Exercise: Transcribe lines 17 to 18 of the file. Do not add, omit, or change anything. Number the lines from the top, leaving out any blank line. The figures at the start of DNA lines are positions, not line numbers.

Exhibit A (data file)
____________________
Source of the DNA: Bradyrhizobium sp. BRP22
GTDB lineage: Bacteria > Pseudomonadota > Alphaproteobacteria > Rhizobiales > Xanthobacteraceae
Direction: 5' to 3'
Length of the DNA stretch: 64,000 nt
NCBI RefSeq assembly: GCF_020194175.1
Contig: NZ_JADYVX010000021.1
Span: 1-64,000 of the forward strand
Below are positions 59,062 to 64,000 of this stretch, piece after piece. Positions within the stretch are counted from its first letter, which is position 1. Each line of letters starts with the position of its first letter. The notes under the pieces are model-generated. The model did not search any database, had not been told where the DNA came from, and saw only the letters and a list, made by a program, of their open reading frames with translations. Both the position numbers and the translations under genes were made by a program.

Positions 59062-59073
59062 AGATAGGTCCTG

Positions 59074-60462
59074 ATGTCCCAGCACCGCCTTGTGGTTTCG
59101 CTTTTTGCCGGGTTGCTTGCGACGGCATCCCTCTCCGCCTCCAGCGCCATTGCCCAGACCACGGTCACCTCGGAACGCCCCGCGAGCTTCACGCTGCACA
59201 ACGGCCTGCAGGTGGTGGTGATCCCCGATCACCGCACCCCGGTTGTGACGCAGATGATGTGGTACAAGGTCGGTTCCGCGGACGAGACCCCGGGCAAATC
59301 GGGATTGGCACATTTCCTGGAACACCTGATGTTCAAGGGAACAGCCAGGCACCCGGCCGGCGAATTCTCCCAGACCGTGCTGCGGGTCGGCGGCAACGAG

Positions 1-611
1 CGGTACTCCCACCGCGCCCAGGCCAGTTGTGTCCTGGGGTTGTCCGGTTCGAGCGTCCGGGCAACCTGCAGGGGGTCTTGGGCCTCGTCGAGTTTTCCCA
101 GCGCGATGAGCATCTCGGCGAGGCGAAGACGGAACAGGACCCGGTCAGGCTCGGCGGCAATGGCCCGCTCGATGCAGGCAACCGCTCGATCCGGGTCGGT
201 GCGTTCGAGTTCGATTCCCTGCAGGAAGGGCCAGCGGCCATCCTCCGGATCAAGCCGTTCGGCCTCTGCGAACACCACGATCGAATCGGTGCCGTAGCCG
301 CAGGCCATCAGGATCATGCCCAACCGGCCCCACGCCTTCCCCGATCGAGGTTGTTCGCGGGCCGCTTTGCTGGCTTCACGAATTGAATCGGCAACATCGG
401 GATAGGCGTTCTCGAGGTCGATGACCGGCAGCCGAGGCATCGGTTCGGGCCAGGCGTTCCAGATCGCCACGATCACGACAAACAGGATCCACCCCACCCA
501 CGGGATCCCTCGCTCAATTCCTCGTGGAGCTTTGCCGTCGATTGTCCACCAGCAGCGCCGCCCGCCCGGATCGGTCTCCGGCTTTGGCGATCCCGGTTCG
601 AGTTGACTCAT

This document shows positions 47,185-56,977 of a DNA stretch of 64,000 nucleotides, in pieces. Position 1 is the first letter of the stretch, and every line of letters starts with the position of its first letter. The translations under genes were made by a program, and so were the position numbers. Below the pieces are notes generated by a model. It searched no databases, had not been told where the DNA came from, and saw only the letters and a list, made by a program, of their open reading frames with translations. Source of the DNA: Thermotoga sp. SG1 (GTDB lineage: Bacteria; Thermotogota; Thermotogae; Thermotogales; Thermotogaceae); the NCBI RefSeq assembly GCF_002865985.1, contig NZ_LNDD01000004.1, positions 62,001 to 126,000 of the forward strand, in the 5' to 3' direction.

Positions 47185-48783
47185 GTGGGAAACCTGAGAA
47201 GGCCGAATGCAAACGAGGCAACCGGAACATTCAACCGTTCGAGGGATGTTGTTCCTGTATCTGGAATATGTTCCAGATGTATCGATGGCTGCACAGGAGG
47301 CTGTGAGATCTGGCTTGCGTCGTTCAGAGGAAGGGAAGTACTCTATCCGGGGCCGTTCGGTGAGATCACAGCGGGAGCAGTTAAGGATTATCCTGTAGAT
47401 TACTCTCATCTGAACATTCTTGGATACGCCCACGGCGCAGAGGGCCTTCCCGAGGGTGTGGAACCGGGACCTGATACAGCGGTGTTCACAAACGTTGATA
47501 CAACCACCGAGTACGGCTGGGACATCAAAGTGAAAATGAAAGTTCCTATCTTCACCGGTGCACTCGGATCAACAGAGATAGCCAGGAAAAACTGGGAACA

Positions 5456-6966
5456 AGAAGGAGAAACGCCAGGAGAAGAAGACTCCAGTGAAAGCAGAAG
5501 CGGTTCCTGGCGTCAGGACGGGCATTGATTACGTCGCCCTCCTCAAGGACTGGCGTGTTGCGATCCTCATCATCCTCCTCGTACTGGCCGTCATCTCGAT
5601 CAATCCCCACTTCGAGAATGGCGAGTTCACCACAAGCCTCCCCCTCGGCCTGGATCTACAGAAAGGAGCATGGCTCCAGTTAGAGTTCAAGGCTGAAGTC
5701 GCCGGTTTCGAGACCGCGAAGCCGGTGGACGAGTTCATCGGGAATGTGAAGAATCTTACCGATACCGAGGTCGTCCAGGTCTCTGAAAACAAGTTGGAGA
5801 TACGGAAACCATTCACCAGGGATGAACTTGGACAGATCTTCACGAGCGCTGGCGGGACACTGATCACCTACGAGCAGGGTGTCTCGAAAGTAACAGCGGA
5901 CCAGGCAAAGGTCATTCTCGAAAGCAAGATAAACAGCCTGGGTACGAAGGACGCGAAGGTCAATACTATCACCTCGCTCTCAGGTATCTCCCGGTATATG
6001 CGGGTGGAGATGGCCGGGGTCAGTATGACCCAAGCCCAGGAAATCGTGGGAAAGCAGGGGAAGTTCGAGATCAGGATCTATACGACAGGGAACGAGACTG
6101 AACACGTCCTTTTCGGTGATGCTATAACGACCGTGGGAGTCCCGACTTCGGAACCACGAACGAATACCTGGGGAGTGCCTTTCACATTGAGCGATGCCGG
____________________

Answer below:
1 CGGTACTCCCACCGCGCCCAGGCCAGTTGTGTCCTGGGGTTGTCCGGTTCGAGCGTCCGGGCAACCTGCAGGGGGTCTTGGGCCTCGTCGAGTTTTCCCA
101 GCGCGATGAGCATCTCGGCGAGGCGAAGACGGAACAGGACCCGGTCAGGCTCGGCGGCAATGGCCCGCTCGATGCAGGCAACCGCTCGATCCGGGTCGGT